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    Sep 2003
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    Default Blaming the easy targets

    Blaming the easy targets
    02 March 2006

    Along many corridors and in letters to the editor in newspapers there is a growing theme that people are talking the economy into recession with help from us economists.

    The complaint is that if we only talked with a more positive tone the economy would be stronger. For some this may sound like trying to strike up the orchestra when the Titanic is sinking but we wouldn't go that far.

    Instead let's have a look at the issue of whether we economists are causing this weakness in the economy. We know things are weakening off because the official data show a growth rate now at about 2.5 per cent from 4.5 per cent 18 months ago, the housing market is flattening out, farmers are spending less on tractors, businesses are pulling back on their capital spending plans, and many export industries are suffering from the still high exchange rate.

    But to the best of my knowledge, no economist is actually forecasting a recession. We predict growth in the economy near 1.5 per cent this year and over 2007 recovering to just over two per cent in 2008. The Reserve Bank is forecasting growth between 1.5 and two per cent in the next few years. So if we economists are not talking about recession, who is?

    Apart from the Leader of the Opposition, in all probability it is businesses themselves. The New Zealand Institute of Economic Research's quarterly survey showed that during the December quarter a seasonally adjusted net 71 per cent of businesses expected the economy to deteriorate over the next three months. This is the worst such reading since 1977 and not consistent with our view on the economy.

    However, it is worth considering that over the past six years when growth in the economy has averaged 3.7 per cent per annum on average, business sentiment has been a net 12 per cent pessimistic. Over the previous six-year period, when growth averaged 3.4 per cent per annum, business sentiment was a net nine per cent positive. And in the six years before that, from 1987 to 1993 when growth averaged just 0.6 per cent per annum, sentiment averaged positive eight per cent. That shows us there is probably a downward bias in business sentiment perhaps because of discontent with the leanings of the Government.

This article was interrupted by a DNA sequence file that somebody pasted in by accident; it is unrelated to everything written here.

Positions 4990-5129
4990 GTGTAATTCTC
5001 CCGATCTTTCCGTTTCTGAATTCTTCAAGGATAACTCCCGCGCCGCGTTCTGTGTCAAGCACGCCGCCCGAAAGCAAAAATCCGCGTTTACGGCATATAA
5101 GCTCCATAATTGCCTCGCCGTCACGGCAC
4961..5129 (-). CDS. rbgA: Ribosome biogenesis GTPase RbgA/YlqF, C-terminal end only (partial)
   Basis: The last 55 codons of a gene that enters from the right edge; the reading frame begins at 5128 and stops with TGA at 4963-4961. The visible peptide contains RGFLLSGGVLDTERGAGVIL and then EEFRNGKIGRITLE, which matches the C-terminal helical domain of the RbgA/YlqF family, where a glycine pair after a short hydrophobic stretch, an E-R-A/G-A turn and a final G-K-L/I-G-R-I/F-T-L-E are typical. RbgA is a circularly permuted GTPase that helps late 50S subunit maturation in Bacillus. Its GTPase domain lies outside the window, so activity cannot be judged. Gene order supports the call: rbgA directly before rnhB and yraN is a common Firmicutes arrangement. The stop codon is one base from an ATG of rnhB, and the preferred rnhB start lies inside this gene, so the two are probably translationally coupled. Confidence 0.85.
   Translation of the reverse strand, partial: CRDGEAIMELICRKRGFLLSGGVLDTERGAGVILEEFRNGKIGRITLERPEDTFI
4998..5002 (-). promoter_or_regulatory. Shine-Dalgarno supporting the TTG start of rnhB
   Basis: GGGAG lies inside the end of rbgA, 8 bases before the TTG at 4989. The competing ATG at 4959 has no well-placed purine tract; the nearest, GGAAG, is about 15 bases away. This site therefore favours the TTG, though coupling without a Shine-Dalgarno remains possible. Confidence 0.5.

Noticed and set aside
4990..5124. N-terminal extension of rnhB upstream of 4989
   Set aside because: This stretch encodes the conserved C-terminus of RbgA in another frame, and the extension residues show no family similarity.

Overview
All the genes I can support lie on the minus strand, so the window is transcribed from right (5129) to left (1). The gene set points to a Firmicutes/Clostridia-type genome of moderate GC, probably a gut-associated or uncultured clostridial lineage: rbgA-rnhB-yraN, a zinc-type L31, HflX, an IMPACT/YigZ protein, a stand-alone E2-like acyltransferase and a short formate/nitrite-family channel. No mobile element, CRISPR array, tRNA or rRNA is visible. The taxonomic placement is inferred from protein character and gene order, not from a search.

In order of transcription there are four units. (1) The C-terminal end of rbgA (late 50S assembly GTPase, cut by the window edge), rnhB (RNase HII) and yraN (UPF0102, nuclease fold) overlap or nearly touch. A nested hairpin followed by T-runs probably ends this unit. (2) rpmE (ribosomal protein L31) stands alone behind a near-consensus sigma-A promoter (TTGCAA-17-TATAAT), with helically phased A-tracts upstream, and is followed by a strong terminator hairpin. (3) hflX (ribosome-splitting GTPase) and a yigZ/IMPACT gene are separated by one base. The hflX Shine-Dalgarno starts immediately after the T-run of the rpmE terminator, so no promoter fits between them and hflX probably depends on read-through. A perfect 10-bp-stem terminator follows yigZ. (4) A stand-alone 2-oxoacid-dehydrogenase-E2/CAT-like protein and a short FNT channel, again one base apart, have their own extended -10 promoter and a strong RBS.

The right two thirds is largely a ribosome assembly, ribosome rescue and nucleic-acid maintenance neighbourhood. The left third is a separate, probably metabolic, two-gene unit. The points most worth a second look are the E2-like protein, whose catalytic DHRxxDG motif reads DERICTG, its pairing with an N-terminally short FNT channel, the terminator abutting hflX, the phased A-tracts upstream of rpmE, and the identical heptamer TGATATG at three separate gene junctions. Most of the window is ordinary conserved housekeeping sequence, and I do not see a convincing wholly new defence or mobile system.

The evidence of a disparity between the mild view we economists are presenting and the terrible pessimism in the business sector backs up what we have already learned from the housing market. Back in 2004 most of us were predicting that the housing market would flatten out and prices would fall on average between five per cent and perhaps 10 per cent over 2005. If we economists really had a major influence on people's thinking and behaviour then this would have happened. Instead house prices over 2005 rose on average by 13 per cent.

    What is happening at the moment is probably two things. One, those people who are experiencing falling profits for their company or worries about their employment are looking for a scapegoat. Second, those who are still doing all right probably can't understand why there is so much negative talk. They feel it is misplaced, based on their own experience, and simply see no need for it.

    Having been in this business for two decades now I've seen this sort of thing before. The best thing to do is not shade what one says in terms of what people want to hear but to keep giving an honestly held view on where the risks lie for the economy, the exchange rate, interest rates, the labour market, retailing, tourism and so on. For the moment most of those risks are bad.

    Tony Alexander is the BNZ's chief economist

    TonyAlexander bnz.co.nz

    "There's one way to find out if a man is honest-ask him. If he says 'yes,' you know he is a crook." Groucho Marx


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